If you listened to the Coalition or Australian business, you might think Australia is struggling with the terrible threat of irresponsible, corrupt unions running amok, creating havoc for businesses and ruining the economy.

As everyone knows, that, of course, doesn’t quite measure up to the extended period of wage stagnation that Australian workers have endured, so bad that even the Treasurer doesn’t think it’s a good thing.

Nor does it stack up when it comes to actual industrial disputation — despite efforts to demonise ACTU secretary Sally McManus for her anodyne comments about breaking industrial laws.

Recent figures from the Australian Bureau of Statistics show how profound the change in industrial disputation in Australia has been even since the Howard years. The number of days lost to strikes per 1000 employees continues to drag along the literal bottom of the chart, with a fall in the March 2017 quarter to 2.4 days. The average in 2005 was 6.6 days; in 1995, nearly 20, in 1985, 55.


And while the government argues construction is the worst sector for industrial disputation, one that requires a special body to keep the CFMEU in line, disputes in construction fell to the lowest level in two years, down to 12.1. Instead, it’s the coal mining sector that had the worst record: disputes in the quarter account for nearly 50 days lost per 1000 employees, albeit down from the previous quarter, when it was over 100.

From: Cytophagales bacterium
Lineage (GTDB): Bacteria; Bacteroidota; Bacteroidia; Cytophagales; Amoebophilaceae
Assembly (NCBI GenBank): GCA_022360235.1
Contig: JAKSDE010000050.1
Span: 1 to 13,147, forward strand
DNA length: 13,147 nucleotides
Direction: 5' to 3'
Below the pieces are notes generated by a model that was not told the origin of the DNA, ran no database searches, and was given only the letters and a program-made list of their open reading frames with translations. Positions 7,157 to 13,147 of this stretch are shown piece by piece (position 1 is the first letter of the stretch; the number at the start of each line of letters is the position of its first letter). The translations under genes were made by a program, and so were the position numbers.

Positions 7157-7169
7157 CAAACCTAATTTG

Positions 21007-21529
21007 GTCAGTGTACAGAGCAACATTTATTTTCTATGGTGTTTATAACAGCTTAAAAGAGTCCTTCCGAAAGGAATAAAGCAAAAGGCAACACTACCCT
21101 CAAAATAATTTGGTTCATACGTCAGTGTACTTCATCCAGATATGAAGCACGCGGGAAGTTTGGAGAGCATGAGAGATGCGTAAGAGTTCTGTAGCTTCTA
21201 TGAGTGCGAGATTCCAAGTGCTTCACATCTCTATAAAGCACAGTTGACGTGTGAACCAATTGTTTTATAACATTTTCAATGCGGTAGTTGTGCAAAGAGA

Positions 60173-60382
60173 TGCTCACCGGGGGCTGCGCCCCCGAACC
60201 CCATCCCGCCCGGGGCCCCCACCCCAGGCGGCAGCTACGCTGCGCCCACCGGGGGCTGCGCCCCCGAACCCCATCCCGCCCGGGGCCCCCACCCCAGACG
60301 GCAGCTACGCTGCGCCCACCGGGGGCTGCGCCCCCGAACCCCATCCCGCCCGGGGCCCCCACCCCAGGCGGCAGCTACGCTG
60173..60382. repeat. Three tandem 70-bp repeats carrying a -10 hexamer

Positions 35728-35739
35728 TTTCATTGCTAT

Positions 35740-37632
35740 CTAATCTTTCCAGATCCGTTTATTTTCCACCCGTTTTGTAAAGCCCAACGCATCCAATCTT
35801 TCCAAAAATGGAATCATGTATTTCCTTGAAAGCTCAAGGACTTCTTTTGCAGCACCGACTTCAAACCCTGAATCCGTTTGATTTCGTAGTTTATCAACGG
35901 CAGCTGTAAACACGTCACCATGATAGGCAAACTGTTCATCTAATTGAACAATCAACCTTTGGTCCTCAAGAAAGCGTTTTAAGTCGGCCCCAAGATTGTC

The radical fall in industrial disputation in recent decades hasn’t stopped businesses from complaining about aggressive unions. Indeed, one senior business lobbyist thinks things are much worse now than they used to be. James Pearson of the Australian Chamber of Commerce and Industry 12 months ago waxed nostalgic about the glorious times of the mid-1980s “when unions and business came together and worked collaboratively” in contrast to the current “adversarial approach of workplace relations in 21st century Australia.  Where proposals for reform are met with the cry of “WorkChoices”. It’s the bogey man used to strike fear in politicians and the public.”

In the March 1985 quarter, the time when Pearson thinks unions and business came together and worked collaboratively, 59.8 days per 1000 employees were lost to disputes. If he doesn’t like that, he might prefer mid-1988, when days lost exceeded 100 right across the entire economy. In the last five years, that figure has averaged 3.3 a quarter.

But that’s the problem with nostalgia — it’s never what it used to be.

Peter Fray

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